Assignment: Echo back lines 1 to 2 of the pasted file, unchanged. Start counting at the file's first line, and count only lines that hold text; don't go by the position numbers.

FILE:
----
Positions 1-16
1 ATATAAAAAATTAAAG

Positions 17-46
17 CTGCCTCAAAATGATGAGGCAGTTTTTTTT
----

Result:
Positions 1-16
1 ATATAAAAAATTAAAG